If the solenoid is bad, the jacks will still not retract. In this
case, the solution gets messy as you can disconnect the
hydraulic hose forward of the dump valve to retract the jacks.
Maintenance It is recommended that you (at least)
monthly wipe down your jack shafts (with the jacks extended,
the shiny surface) and lubricate the shiny surface with a
lubricant that will not attract dirt. Also, it is a good idea to use
some â€śjack blocksâ€ť. This serves two purposes. First, it will
give your jacks a solid footing so that they will not sink into
loose or wet soil, getting the jack arms dirty. Also, it will
minimize the jack travel required to level your coach.
Before you retract your jacks, it is also a good idea to
inspect the inside of the jack pads for dirt and rocks. Rocks
are especially dangerous - at least one owner suspects that a
loose rock from his jack pad was responsible for a hole in his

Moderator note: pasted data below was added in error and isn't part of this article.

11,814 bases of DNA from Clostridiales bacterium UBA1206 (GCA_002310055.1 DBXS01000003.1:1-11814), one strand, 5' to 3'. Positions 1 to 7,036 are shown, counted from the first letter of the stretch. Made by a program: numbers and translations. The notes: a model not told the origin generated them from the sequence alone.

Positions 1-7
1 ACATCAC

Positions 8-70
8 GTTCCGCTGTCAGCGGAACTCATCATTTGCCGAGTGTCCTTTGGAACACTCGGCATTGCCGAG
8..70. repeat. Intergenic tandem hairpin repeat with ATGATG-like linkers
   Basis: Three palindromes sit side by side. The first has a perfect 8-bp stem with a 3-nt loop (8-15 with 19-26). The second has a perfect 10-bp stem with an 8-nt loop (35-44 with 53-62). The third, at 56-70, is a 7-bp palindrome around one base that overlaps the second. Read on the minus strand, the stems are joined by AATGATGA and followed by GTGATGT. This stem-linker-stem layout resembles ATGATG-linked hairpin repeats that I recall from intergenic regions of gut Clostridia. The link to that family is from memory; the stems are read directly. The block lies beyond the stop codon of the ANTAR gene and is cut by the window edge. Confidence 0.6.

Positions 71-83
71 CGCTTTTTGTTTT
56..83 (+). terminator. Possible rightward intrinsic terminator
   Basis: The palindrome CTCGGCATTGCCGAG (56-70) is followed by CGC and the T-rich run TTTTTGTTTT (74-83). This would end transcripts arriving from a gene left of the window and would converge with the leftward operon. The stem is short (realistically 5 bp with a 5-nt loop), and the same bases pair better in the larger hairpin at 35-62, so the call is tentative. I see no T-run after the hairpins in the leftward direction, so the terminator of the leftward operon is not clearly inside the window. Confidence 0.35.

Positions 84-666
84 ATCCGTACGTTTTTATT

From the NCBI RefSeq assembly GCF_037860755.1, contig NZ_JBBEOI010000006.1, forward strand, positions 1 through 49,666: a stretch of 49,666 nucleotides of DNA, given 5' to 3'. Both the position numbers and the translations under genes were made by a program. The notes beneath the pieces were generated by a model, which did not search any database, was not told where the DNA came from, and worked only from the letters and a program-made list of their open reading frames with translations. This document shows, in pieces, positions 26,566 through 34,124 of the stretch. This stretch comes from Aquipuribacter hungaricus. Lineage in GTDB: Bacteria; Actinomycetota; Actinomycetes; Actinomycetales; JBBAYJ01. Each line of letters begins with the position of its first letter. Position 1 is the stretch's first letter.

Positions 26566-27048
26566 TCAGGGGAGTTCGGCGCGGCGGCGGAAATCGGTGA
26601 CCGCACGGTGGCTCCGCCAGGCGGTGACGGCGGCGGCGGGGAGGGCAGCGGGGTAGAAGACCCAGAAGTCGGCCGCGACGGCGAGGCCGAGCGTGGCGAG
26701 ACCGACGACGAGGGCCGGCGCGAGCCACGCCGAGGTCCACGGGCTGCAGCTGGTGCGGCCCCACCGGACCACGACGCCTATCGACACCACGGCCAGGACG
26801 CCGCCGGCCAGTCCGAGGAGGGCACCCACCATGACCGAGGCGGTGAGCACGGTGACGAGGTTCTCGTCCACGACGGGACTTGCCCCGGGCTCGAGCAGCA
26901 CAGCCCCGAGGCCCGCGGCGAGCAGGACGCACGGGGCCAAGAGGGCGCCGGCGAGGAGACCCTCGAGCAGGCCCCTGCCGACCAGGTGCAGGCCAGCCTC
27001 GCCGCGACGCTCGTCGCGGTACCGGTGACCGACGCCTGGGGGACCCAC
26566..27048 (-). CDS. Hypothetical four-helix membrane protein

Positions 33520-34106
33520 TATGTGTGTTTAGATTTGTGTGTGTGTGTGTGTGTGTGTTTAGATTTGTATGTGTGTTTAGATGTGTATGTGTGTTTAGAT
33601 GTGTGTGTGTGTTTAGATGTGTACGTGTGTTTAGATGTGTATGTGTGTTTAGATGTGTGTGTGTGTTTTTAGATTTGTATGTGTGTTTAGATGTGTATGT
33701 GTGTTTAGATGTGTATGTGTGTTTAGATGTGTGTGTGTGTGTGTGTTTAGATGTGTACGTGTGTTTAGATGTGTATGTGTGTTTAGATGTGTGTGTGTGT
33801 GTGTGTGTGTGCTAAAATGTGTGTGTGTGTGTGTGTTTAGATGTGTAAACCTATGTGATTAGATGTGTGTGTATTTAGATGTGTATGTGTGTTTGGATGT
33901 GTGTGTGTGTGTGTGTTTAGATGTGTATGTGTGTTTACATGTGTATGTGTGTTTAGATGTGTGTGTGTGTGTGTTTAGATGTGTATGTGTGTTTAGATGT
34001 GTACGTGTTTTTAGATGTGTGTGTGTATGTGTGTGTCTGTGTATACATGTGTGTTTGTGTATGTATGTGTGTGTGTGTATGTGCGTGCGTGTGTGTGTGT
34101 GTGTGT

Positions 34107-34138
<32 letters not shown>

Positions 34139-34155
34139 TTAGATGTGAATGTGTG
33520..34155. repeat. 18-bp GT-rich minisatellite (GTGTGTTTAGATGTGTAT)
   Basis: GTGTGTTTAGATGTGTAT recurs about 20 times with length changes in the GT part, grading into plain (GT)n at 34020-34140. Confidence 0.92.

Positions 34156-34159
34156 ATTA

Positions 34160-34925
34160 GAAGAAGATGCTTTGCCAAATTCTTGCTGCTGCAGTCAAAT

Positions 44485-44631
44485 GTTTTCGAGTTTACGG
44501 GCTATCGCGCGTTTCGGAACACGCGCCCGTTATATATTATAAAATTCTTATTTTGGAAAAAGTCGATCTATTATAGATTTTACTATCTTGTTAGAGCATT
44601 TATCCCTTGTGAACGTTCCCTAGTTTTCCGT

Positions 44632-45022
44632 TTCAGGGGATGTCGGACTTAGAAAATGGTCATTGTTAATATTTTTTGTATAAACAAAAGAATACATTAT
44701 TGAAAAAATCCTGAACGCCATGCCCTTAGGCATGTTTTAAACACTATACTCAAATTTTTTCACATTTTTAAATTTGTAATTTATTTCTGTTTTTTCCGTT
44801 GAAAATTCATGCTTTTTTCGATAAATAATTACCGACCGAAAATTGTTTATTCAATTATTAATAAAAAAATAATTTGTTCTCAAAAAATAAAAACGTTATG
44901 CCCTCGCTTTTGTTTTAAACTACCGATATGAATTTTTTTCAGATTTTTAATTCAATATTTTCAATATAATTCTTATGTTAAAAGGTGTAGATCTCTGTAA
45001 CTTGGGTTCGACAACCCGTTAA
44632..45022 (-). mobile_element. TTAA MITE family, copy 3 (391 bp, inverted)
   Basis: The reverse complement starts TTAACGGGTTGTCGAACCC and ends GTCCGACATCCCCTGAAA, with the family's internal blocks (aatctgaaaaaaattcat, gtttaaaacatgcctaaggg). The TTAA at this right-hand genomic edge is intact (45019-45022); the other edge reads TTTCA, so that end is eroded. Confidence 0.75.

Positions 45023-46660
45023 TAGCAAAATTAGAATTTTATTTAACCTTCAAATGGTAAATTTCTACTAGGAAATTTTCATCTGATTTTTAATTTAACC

Sign on a Lockhart, Texas, gas station and mini-mart:
Weâ€™re out of Rolaids, but weâ€™ve got gas.
An auto mechanic received a repair order that read,
â€śCheck for clunking sound when going around corners.â€ť
Taking the car out for a test drive, he made a right turn, and
a moment later he heard a clunk. He then made a left turn and
again heard a clunk.
Back at the shop, he opened the carâ€™s trunk, and soon
discovered the problem.
Promptly he returned the repair order to the service
manager with this notation: â€śRemove bowling ball from
Have a great month and see you on down the road!